One of the most beautiful things about my job is the cycle of things. There is a pace to the work year, and a process that is part of that pace playing out. Classes begin and end. Students come and go. They begin as first years and leave after (we hope) four years. Our year has a beginning, and an end.

Today is that end. Graduation day brings an end to the year and to the process. It’s also about the next phase, the new beginning. It’s about the cycle.

On this day I am reminded about the power of education. I don’t mean this in the simplistic, neoliberal hope that the “individual” can improve their economic lot in life with a college degree. On days like this, I am reminded of the power of education despite this individualistic, market-driven ethos. I am reminded of what it can mean for a society like ours, for young people–people that are parts of communities whose worth and humanity has been measured by our distance from an education–to receive their degrees.

It’s an achievement for many of us to earn our degrees. But it’s also bigger than us. It’s an achievement that makes an impact on our families, our friends, and other loved ones. Watching the faces today, seeing the young adults I get to work with celebrate with their families, I can’t help but be grateful.

I am also amazed.

There are so many students for whom this is not a challenge. For many (perhaps especially at my college) this is just another step in a life of unfolding opportunity. It’s a rite of passage for them, and for their families.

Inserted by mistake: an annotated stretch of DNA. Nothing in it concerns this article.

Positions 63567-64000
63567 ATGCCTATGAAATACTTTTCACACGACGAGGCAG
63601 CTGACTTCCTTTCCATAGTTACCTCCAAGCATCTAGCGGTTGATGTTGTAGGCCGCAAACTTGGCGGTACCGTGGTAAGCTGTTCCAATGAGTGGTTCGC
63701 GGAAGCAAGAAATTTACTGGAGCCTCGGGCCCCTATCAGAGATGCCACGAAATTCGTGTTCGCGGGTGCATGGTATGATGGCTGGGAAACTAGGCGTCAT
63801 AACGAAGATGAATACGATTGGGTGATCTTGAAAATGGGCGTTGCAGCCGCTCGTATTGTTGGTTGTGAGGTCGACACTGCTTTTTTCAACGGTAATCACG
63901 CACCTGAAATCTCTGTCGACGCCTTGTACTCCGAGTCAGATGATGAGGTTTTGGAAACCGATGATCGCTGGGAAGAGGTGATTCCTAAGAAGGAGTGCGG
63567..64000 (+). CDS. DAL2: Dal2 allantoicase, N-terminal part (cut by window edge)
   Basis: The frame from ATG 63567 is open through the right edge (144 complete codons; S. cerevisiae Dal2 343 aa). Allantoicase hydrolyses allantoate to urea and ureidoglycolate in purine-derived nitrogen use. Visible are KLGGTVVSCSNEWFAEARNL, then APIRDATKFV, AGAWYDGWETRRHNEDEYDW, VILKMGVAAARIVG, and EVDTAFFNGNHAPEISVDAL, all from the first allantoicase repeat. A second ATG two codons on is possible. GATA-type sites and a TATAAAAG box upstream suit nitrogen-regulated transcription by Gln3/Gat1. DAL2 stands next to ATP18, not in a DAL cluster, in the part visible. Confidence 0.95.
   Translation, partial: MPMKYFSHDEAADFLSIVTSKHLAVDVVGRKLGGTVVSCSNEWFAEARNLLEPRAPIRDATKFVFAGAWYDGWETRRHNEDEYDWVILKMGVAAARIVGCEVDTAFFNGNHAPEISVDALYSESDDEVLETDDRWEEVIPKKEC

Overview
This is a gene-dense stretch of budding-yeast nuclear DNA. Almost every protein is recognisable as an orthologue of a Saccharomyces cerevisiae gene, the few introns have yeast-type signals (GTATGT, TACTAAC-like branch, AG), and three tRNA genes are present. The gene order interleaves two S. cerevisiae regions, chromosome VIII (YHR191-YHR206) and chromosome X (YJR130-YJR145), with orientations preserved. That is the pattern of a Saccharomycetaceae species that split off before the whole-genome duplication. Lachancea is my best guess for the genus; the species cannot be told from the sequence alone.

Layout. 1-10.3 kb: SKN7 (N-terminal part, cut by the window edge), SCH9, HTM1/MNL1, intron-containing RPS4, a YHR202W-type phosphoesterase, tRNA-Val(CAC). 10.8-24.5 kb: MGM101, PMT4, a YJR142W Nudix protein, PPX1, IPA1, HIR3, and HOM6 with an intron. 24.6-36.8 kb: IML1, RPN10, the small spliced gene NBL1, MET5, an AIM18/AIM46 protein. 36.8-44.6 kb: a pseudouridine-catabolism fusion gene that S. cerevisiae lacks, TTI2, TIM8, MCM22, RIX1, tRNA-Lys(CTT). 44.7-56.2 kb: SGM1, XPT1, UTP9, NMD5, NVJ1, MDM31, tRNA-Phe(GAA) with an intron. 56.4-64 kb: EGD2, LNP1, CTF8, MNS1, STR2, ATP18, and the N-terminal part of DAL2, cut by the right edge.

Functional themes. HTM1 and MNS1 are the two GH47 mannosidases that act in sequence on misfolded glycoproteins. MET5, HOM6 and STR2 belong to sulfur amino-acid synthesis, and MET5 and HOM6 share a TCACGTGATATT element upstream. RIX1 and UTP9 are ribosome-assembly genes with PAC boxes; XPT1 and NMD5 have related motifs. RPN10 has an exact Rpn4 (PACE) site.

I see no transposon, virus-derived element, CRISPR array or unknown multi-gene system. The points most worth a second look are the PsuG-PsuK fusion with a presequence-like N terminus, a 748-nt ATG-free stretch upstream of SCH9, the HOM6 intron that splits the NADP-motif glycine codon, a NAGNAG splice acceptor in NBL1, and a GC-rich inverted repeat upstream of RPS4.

For a precious few (perhaps especially at my college) this is a big deal. I am constantly amazed at the students who beat the odds; at the ones who did it all while bringing their families and their hearts along; at the ones who did it alone, but by carrying the spirits of those who loved them; at the ones who came, who showed us how amazing they are, and who leave more educated and still whole.

Academia in the 21st century United States produces a diverse set of workplaces. In lots of ways, the business model of higher education is undergoing a transformation. That produces changes in the work we do, the ways we do it, and the ways we feel about it.

I’d like to think that this is the part of the job that remains real, that remains sustaining in the face of all the rest.

I feel lucky to be a part of this process in the lives of others.  I feel lucky to get to learn with them. And I feel lucky to create spaces where they can discover, be challenged, and learn with each other and for themselves.

It’s been a great year because of these people.